Grandson? Which grandson? He couldn’t remember, though he knew his grandson was in his fifties, he must be. At least one of his grandsons, he believed he had several, some of them younger, some of them sporting gray hair. But his thoughts, where were they traveling to? How he got from there to here in his thoughts he could not tell. At least he thought he couldn’t tell about his thoughts. But that seemed to be the way his mind worked, his dear wife had always sworn that he would misplace his head if he could find the zipper to remove it. How he got anywhere any more he could not tell. That would be his first wife, Sylvia, not his second wife…he guiltily shook his head. Sorry, Sweetie, I haven’t forgotten you, not really. I just can’t remember names very good today. Or was it very well? Nothing well or good about a dying memory. Like a sun, turning out the lights, all them billions of light years away, and we’ll never know when the twinkle goes out of the night, we’ll never know.
      But did memories really die. He didn’t think so. Sometimes he could remember things so clearly, things from years ago. Flashes of memory, like TV shows, popping into his mind. Every now and then he could see his Mama’s face, younger than he could have ever really seen it, and her face eclipsed by a gigantic breast which filled his world. Lying there, drinking warmth and love and peace and his eyes rolling around the room like loose marbles, staring at the hearth and Father’s Civil War musket hanging there. Oh boy, here he went again, the memories still there, memories you’d swear had died and faded so many years before, but here they were, ready to be dusted off and held up before the light. How he got from there to here, he couldn’t tell.
      It’s not that he could not tell, he would, if he could, or could if he would. Wood, good, soot, root, route, pout, shout, lout., snout, snot, rot, blot, epiglottis, rigor mortis — death. Start over, old man, start over. Keep it clean, keep your blows above the belt. Would. Could. And how much wood would a woodchuck chuck if a woodchuck could chuck wood? He sighed. Frankly, he had no clear idea what he was doing outside in his sweater and jeans, wandering in the trees. Good thing he was in his hiking boots. Wearing any footgear at all, really, thank God. Good thing I’m not walking around naked as a Jay bird. Are there really naked Jay birds? Am I making any kind of sense, in my old head, he wondered. My brain is filled with words, words that tumble and fall like leaves, falling like feathers in the wind, but slower, taking years to hit the ground, the floor, and the floor of my brain must be cluttered with fallen words, fallen worlds, and I trudge through them and they crackle about me, under my feet, they slow me down, the worlds crackle like leaves, worlds and words and drifted leaves as high as my thighs, the fallen words, and I hear them as if with my ears, but it’s silent, the world, the fallen world, I can’t even hear the wind, I’m locked inside my head and my fallen words, the fallen world.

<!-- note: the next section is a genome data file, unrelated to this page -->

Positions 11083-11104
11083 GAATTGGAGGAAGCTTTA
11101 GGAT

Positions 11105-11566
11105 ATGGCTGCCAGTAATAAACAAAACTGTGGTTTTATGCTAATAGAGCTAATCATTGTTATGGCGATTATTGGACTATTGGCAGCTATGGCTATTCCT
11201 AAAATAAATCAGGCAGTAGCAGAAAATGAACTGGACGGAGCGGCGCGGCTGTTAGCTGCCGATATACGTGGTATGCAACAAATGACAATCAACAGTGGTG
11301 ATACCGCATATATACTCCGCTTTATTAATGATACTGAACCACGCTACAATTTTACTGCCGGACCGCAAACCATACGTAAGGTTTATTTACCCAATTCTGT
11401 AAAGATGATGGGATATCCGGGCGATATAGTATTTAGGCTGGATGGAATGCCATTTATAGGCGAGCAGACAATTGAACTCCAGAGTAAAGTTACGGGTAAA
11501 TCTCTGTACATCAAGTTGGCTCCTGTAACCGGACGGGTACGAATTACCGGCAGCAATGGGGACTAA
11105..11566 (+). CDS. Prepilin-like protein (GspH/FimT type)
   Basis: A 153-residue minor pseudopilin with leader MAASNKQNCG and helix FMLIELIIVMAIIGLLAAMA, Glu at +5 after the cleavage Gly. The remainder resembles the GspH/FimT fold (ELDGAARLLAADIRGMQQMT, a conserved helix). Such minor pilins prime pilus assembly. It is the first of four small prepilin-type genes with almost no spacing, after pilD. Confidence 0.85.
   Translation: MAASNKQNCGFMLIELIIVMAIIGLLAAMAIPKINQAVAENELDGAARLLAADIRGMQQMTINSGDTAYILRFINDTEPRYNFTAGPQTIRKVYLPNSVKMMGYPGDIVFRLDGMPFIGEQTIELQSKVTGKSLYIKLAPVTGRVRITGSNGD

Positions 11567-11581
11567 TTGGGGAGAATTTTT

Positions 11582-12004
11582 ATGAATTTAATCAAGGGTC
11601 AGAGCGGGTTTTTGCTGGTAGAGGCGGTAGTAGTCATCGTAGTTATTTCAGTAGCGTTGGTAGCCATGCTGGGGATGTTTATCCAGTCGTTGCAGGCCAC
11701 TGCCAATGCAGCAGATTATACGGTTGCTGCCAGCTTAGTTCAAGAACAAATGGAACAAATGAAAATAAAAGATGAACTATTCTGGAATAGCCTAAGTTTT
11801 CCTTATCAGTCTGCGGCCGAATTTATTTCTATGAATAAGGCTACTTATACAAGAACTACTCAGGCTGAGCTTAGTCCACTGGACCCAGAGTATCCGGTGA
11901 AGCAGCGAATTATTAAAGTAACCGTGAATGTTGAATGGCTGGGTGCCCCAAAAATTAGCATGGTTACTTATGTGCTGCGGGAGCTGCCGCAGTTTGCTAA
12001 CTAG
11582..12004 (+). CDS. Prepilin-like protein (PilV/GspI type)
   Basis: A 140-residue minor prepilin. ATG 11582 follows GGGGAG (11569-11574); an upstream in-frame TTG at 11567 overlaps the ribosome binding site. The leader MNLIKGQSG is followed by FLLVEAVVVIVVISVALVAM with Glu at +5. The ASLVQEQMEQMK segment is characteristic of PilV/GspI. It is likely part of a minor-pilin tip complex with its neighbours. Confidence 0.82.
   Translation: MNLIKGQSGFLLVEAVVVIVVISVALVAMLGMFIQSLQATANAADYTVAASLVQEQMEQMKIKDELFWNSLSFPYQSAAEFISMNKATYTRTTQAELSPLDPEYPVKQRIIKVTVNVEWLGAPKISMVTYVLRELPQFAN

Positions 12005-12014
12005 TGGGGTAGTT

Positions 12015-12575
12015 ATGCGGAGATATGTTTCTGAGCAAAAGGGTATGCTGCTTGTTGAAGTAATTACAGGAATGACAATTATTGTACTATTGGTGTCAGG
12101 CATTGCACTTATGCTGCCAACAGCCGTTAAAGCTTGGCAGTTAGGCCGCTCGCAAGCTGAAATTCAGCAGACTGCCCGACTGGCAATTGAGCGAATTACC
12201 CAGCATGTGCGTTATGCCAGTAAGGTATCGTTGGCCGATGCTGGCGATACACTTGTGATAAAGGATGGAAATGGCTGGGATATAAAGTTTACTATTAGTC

“Come sit over here,” he hears someone call, thankfully breaking the silence of his head.
      He begins moving, again. Ah, the wrinkled old body parts still work, they still move, thank God, because I thought I was caught in the word feathers of my mind, freshly fallen snow, but warm, there in my head. He is not certain where he is going, or from which direction the voice had come, but at least the fallen leaves are gone, and he can move again. He moves unimpeded. He has no idea who called to him. Or if he was even answering that call. But he is moving, and his knees do not ache too much, nor the arthritis in his fingers. It feels good to be moving. He feels years younger. All the signs about him indicate that winter is coming. Soon. He believes the signs. The leaves falling (not words, how silly, how could words fall?), the slight chilliness under the warm breeze, the feeling of — what? He could never quite describe it, but almost it was an invisible fog, up in the sky, closing in, drawing tighter, and when it finally reaches you, winter is here, suddenly, as if all the signs were not there — it was almost more a smell, and it was surely a smell, partly, but it was a feeling you got, over your skin, and inside your nostrils, this impending winter.
      “Pop Pop?” came the voice again, quite close. Hmmm, not the voice of his grandson. This voice was too young. Or wait, was it the voice of his grandson? Where in time was he, anyway? Was he drifting again in time, working on his computer with his first wife even though she had died long before the invention of the computer?